What Is Dry Eye?

                                      What Is Dry Eye?


Dry eye is a condition that leaves your eyes feeling scratchy, burning, and sensitive to lightweight. The causes of dry eye can be not enough tears being created or the tears that are created aren't of good quality to keep the eyes moist.

Dry eye happens when the glands around the eye, manufacture fewer tears because of age or different reasons, or the makeup of the three layers of tears that is oil, water, and mucus is not sufficient.

This article will look at the symptoms, causes, and coverings of dry eye.

Symptoms of Dry Eye

Dry eye symptoms will embody the following:

  •        Feeling like having sand in your eyes
  •        Experiencing a burning sensation in eyes
  •        Blurry vision that happens sporadically
  •        When you get tired when reading for long
  •        Cannot wear contact lenses for long
  •        Getting eye discharge
  •        Noticing your eyes are either watery or terribly dry every now and then
  •        Finding you're unable to cry 
  •        Having tired eyes

Types of Dry Eye

Typically, you will have can get either of the two types of dry eye disease, including:

  • Aqueous tear deficiency, when the eye doesn't manufacture enough tears.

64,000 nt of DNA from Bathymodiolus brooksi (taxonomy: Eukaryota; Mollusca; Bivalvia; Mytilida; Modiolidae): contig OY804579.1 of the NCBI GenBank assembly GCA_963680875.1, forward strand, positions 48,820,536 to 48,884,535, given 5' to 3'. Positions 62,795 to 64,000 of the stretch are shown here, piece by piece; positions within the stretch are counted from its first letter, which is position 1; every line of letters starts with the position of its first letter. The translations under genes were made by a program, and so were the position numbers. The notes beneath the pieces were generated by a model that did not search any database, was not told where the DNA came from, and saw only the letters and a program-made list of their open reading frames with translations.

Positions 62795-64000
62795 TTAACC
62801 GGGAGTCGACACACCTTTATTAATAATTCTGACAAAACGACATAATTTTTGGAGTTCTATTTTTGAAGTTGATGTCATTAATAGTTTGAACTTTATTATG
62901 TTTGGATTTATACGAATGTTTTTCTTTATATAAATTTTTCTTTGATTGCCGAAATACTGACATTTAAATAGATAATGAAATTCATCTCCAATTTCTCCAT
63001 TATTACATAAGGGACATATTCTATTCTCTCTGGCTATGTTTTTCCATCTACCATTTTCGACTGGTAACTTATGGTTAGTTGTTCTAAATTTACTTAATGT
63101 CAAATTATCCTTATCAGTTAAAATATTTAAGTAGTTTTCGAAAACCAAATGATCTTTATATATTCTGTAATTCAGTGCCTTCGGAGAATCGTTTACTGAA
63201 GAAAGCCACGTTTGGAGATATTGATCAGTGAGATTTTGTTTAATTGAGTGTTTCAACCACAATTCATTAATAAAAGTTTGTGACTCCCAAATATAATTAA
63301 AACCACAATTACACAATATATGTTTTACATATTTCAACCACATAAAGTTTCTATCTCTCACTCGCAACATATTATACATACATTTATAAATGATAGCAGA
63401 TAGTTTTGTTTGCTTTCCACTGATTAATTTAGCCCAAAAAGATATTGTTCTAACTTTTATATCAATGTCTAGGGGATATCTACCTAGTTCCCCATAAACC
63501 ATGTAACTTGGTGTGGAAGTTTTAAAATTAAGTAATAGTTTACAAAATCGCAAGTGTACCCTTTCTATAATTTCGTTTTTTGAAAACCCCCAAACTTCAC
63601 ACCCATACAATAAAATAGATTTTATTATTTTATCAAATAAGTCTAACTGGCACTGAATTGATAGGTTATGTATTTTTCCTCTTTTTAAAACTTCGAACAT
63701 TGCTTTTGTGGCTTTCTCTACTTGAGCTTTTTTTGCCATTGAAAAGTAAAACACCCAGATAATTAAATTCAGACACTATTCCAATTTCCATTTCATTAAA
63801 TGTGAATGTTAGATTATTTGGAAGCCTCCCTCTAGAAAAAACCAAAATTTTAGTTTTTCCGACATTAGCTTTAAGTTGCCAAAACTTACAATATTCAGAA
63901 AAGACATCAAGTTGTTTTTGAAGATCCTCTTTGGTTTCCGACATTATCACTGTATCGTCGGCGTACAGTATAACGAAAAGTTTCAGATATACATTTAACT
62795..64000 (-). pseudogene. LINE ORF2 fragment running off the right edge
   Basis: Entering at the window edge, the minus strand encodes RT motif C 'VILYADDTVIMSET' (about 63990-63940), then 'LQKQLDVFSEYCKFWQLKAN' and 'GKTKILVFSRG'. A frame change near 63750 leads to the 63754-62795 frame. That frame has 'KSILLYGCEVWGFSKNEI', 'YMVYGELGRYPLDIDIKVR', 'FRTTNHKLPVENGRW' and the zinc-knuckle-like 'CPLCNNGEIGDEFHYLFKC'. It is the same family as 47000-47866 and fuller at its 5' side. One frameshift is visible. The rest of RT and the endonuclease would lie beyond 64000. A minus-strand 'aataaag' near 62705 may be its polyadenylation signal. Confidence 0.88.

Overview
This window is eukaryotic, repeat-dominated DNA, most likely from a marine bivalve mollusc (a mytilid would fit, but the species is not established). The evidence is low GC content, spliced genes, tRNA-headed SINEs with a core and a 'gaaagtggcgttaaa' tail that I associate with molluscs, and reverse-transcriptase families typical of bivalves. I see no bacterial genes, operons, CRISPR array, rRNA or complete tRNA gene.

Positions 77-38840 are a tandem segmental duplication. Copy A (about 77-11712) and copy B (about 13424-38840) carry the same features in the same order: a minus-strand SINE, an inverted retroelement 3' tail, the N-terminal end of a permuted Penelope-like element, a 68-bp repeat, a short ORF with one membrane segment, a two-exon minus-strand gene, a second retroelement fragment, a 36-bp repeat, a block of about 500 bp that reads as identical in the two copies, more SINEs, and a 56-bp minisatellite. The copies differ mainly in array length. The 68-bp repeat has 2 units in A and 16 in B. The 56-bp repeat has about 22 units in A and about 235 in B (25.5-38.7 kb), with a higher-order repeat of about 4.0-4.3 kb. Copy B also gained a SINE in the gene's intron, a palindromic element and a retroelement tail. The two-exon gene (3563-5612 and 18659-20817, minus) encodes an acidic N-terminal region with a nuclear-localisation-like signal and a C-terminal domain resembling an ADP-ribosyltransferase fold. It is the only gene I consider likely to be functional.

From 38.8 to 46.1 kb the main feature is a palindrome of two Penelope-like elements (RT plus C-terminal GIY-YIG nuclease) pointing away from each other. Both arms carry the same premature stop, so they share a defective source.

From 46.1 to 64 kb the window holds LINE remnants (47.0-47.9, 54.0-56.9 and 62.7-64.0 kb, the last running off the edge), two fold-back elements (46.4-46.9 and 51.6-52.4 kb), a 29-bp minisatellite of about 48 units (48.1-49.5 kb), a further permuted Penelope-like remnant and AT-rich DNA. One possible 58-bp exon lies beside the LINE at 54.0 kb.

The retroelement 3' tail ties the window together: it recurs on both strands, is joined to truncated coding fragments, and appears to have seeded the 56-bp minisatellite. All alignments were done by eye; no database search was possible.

• Evaporative dry eye, when there's not enough lipid or oil within the tears which results in increased evaporation of the tears.

Causes of Dry Eye

Dry eyes can be caused by several reasons. These include

  • When there are not enough tears to keep the surface of your eyes moist because of a condition that inflames the tear ducts, like Sjogren’s syndrome, lupus, or arthritis (these are all autoimmune diseases in which your own body system attacks your own tissues).
  • When the makeup of the tears permits them to evaporate too quickly. This could be because of conditions like blepharitis (inflammation of the eyelids) or meibomian gland dysfunction in which the glands that manufacture oil are required to stay the eyes moist.

What Medications Causes Dry Eye?

Certain medications are able to cause tear-production problems which cause dry eye, including:

  • Antihistamines, like Benadryl (diphenhydramine), Claritin (loratadine), or Zyrtec (cetirizine)
  • Antidepressants, like Celexa (citalopram) or Prozac (fluoxetine)
  • Blood pressure medicine, like beta-blocker, Lopressor (metoprolol tartrate), Inderal (propranolol) and Toprol-XL (metoprolol succinate)
  • Cold medications containing decongestants.

How to Treat Dry Eye?

If your case of dry eye is not strong, then the treatment could involve some home remedies or over-the-counter (OTC) treatments. These could include:

  • Using artificial tears
  • Applying heat to your eyelids or massaging 
  • Taking supplements, like omega-3 fatty acids
  • Make sure your surroundings are moist enough by using a humidifier
  • Scrubbing your eyelids

Keep in mind, though, that if over-the-counter steps do not work, you ought to contact an eye doctor for the right treatment.

Complications and Risk Factors

Usually, symptoms of dry eye are often effectively treated so the condition is not that problematic. However, if dry eye isn't treated, additional serious symptoms will emerge. These include:

  • Development of ulcers: these are sores on the clear corneal dome over the eye.
  • Scarring of the eyes happens when an opacity develops, and therefore the commonly clear corneal tissue will not let light through.